Knoxville Mayor Harv Sprafka fielded many questions about the city at last Friday’s Coffee with the Mayor at the Knoxville Chamber of Commerce. One of the first questions asked was regarding the decision to appoint Lori Beary to the Knoxville City Council over Ed Moses, who was on the November 2007 city ballot and lost.

“We have done that before,” Sprafka said. “Just because you run, there is no guarantee.” City Manager Dick Schrad said he was not aware of anyone else, besides Beary, expressing an interest in being appointed.

The council chose not to let Midwest Recovery pick up appliances around the city for free, because this service is offered by local haulers. The council did not want to do anything that could potentially harm local businesses, though an individual at the coffee said he thought it would provide incentive for people to dispose of their old appliances.

Public Works Director Jeff May said that the city had to think long-term. If a local hauler lost business to Midwest Recovery, the recycling center might close.

“If we lose the recycling center, it will cost the city a lot more money down the road,” May said.

May also addressed the work on Competine Street. The concrete on that street has gone bad. It was installed by a developer years ago and May says since that time, the city has made its road standards more precise to prevent a possible repeat of the deterioration on Competine.

May also said the street department will use its new “hot box” to fill potholes with hot asphalt this summer. He had also learned a short time before the coffee that the city is responsible for painting the cross walks on Highway 14 (Lincoln Street), as well as the maintenance of the curb and gutter of that road. May also suggested if someone would like work done on one of their alleys, to give the city a call. If there is a long list of alleys that need work, the street department will take a day to work on them.

Discussion turned to the Fourth of July. Some at the coffee were disappointed that there was no formal flag presentation or fireworks on Independence Day.

Sprafka said the city does not have any involvement with the placement of flags in Graceland Cemetery. Veterans’ groups and Boy Scouts display the flags in the cemetery on Veterans Day and Memorial Day.

Regarding fireworks, Schrad said there are problems with fireworks displays in Knoxville. He said there is no good location to shoot them from that would keep a safe distance from the crowd. In the past, they have been shot from the high school, but unspent fireworks landed in Graceland Cemetery. Groundskeepers have run over them with lawn mowers.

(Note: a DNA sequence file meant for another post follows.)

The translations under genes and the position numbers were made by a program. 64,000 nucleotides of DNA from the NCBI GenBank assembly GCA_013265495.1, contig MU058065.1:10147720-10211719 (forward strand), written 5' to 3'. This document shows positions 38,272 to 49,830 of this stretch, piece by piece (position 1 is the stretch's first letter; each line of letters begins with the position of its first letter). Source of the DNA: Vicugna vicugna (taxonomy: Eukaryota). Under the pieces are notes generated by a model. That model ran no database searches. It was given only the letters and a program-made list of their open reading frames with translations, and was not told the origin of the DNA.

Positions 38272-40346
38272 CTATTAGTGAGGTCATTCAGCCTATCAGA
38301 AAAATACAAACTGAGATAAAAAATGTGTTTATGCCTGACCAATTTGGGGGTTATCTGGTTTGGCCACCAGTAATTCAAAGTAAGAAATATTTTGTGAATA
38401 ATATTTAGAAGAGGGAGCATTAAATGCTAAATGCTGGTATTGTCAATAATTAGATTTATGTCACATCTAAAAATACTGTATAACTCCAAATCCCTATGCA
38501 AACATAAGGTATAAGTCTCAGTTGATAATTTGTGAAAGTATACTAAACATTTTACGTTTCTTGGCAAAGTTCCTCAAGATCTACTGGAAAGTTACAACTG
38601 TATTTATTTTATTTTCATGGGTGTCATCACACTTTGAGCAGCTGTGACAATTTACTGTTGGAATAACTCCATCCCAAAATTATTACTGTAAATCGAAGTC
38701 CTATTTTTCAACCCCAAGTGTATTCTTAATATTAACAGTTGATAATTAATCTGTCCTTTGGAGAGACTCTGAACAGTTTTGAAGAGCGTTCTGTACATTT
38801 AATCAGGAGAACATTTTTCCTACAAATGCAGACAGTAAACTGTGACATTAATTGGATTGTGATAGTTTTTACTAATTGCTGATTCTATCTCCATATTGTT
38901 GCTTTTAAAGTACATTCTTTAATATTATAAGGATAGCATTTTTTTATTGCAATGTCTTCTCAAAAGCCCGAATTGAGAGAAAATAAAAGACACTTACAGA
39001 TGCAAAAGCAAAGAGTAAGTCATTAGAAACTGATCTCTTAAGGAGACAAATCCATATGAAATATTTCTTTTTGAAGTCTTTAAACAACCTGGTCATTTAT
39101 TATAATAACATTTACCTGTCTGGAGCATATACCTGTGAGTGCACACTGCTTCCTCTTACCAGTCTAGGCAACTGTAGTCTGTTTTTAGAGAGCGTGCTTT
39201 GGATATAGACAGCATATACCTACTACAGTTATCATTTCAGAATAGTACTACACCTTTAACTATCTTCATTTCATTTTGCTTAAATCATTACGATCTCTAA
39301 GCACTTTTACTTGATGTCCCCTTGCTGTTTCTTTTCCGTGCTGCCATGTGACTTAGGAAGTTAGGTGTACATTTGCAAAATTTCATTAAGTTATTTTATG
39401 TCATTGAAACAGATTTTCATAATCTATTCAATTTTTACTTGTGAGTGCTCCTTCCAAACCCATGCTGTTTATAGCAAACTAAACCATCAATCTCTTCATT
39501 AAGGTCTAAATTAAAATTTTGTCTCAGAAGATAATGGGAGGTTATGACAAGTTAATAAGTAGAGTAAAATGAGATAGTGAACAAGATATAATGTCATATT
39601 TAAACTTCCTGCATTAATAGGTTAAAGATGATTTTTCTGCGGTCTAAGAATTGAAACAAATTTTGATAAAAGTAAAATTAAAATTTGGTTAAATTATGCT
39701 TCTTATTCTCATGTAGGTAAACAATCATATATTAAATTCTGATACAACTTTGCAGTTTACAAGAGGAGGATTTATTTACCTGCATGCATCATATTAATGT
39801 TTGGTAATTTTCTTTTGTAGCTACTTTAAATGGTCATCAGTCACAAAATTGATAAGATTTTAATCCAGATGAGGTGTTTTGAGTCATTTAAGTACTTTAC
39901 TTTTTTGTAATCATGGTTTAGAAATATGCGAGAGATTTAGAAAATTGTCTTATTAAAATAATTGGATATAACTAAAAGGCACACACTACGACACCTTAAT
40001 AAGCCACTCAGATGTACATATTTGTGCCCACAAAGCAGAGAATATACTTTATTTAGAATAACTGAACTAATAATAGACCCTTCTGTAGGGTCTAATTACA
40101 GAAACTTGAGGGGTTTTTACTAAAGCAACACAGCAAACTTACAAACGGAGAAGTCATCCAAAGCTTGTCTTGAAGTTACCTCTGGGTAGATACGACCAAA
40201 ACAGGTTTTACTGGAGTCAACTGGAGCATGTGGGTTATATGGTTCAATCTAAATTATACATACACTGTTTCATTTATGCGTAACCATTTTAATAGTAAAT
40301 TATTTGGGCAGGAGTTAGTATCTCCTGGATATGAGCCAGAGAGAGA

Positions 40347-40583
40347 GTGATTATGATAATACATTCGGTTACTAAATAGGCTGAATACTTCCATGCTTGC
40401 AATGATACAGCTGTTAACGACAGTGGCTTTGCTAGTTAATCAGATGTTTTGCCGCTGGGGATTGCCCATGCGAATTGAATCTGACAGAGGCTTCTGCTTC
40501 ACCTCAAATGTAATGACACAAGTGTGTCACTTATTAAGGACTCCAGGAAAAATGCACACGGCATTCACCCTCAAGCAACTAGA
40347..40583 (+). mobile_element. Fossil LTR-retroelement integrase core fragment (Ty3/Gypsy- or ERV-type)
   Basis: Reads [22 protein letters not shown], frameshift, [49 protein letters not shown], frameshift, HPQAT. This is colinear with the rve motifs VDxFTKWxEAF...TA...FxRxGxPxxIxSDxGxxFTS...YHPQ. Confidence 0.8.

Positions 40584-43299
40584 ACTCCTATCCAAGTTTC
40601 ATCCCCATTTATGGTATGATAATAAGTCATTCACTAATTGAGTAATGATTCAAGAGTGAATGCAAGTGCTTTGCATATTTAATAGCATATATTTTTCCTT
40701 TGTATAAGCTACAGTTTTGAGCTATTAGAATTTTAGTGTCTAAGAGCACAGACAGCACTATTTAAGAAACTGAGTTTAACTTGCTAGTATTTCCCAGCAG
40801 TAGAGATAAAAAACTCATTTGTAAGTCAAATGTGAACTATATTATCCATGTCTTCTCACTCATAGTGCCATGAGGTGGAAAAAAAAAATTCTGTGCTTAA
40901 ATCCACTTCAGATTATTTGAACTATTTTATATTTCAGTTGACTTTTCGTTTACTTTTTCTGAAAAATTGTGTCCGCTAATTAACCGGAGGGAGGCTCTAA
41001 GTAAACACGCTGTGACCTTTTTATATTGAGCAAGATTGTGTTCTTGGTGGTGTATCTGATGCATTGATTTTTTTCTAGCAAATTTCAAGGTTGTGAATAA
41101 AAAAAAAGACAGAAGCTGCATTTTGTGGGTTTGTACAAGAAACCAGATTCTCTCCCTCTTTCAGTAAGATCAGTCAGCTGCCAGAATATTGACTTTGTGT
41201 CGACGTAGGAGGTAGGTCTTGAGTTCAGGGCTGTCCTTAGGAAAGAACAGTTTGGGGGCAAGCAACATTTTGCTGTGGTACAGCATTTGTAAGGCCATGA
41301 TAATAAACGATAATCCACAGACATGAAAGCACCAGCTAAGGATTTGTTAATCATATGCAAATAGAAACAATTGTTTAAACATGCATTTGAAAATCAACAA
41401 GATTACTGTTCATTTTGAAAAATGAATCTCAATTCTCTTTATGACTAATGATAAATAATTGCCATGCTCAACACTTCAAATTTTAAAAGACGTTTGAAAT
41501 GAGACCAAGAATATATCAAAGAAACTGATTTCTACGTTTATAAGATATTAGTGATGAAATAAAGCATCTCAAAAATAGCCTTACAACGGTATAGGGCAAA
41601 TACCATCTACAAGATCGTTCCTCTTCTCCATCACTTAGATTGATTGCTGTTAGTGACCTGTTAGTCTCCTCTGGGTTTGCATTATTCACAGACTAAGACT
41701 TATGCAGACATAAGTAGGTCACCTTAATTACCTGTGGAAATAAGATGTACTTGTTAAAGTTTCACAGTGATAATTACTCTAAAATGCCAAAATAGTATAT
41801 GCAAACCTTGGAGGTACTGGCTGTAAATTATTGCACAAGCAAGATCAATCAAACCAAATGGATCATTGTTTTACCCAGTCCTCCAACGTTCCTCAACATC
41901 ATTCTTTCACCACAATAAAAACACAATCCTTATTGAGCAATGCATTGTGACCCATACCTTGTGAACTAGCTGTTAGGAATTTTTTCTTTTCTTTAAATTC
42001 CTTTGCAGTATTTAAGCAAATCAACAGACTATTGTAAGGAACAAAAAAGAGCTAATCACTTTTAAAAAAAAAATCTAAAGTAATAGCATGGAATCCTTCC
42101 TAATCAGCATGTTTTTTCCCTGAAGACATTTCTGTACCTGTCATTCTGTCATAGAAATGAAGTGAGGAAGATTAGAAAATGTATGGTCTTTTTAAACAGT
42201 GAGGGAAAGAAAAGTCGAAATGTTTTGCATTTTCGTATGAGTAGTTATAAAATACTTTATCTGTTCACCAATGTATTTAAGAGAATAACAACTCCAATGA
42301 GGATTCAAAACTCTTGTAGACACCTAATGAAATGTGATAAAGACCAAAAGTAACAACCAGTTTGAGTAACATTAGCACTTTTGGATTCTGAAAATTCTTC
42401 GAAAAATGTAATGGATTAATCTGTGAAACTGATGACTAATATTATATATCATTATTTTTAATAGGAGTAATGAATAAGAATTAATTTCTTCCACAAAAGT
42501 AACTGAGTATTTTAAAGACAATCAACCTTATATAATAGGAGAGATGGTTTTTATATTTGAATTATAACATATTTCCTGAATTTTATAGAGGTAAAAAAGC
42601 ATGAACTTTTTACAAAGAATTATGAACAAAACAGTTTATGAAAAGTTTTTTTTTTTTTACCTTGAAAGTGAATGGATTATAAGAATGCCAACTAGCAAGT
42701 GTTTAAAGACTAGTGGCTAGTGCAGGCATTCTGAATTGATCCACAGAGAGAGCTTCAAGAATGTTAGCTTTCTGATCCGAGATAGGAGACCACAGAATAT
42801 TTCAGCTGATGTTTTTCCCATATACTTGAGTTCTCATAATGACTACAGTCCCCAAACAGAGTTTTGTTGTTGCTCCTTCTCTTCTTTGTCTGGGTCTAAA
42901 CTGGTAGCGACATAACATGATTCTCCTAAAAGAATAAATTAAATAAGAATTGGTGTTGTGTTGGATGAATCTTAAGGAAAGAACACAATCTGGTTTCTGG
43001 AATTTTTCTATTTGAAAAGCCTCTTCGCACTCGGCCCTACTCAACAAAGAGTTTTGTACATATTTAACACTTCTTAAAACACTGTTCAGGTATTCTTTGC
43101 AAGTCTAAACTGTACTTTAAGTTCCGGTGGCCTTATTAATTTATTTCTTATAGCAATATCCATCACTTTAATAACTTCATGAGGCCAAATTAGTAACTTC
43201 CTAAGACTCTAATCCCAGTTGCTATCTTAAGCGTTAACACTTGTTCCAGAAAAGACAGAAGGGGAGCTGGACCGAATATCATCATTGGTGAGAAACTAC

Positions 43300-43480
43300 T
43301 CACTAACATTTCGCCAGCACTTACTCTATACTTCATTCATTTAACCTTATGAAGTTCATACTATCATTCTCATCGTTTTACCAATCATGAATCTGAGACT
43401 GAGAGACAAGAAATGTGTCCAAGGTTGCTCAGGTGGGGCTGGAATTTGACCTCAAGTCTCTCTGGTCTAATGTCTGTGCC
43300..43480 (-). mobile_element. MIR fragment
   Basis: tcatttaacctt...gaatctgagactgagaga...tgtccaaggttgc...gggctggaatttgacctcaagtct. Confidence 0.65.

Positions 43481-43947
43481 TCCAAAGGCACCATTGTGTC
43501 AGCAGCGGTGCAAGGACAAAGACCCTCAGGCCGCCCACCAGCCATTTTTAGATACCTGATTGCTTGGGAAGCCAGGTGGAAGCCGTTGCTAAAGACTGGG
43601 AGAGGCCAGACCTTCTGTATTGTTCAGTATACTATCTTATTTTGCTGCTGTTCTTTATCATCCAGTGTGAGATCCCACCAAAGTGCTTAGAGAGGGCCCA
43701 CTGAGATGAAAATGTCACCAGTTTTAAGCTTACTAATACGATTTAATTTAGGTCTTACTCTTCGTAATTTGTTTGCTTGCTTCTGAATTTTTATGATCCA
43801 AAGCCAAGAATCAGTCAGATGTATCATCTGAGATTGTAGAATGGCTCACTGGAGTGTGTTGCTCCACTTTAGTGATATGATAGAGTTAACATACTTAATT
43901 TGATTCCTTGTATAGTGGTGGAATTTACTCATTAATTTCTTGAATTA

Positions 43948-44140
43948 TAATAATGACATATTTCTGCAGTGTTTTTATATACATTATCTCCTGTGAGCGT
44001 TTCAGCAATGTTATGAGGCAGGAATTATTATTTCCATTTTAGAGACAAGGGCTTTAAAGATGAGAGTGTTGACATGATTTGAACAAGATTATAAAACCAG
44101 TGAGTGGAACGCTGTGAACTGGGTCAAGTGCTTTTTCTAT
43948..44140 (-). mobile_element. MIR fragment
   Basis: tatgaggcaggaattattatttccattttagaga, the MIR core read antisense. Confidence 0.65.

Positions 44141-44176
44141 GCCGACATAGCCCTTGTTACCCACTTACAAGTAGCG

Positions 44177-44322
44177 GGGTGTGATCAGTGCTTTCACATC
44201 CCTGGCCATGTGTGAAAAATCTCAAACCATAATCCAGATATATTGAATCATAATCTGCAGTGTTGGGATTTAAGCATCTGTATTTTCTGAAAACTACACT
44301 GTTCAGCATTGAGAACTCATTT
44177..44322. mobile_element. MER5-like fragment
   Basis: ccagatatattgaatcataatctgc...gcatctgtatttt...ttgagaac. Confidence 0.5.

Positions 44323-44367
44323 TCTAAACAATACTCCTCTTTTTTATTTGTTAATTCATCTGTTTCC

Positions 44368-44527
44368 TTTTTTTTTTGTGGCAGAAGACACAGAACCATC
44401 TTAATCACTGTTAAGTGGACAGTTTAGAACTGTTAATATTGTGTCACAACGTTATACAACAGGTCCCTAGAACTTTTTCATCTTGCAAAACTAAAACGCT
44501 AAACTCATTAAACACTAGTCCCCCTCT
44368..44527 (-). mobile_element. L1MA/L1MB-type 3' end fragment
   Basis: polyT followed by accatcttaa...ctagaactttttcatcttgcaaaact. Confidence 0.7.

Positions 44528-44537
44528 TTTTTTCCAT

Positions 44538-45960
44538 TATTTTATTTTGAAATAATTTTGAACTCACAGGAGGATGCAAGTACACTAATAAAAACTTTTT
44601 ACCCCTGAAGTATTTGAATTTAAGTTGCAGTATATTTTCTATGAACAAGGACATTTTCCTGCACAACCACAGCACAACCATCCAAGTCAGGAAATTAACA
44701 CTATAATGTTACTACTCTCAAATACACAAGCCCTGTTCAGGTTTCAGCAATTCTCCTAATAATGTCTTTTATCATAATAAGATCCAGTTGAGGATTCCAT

The crowd was disappointed that Knoxville, Marion County seat, had no festivities when Pleasantville, Bussey and Pella had them. Sprafka said Knoxville used to work with Pella and recent Knoxville Fourth of July activities did not have enough volunteers.

“They were having trouble filling all the events,” Sprafka said.

The question about Walgreens arose again. The city never had confirmation that there was consideration by Walgreens about locating in Knoxville. Last month, the council passed two readings to rezone some properties on Desmont Drive to commercial. Hours before the third reading, Schrad received a letter saying the developer was no longer interested in the property and the rezoning was dropped.

“We don’t have any answers,” Sprafka said.

“The city organization was taking a hit.” Schrad said the city tried to accommodate the developer, by fast tracking the zoning change. The city was working as quickly as the law would allow to change the zoning.

Discussion at the rest of the coffee was centered around the Marion County Fair, which the city has no control over. There were different opinions in the crowd regarding the cleanliness of the land between the fairgrounds and the campgrounds.

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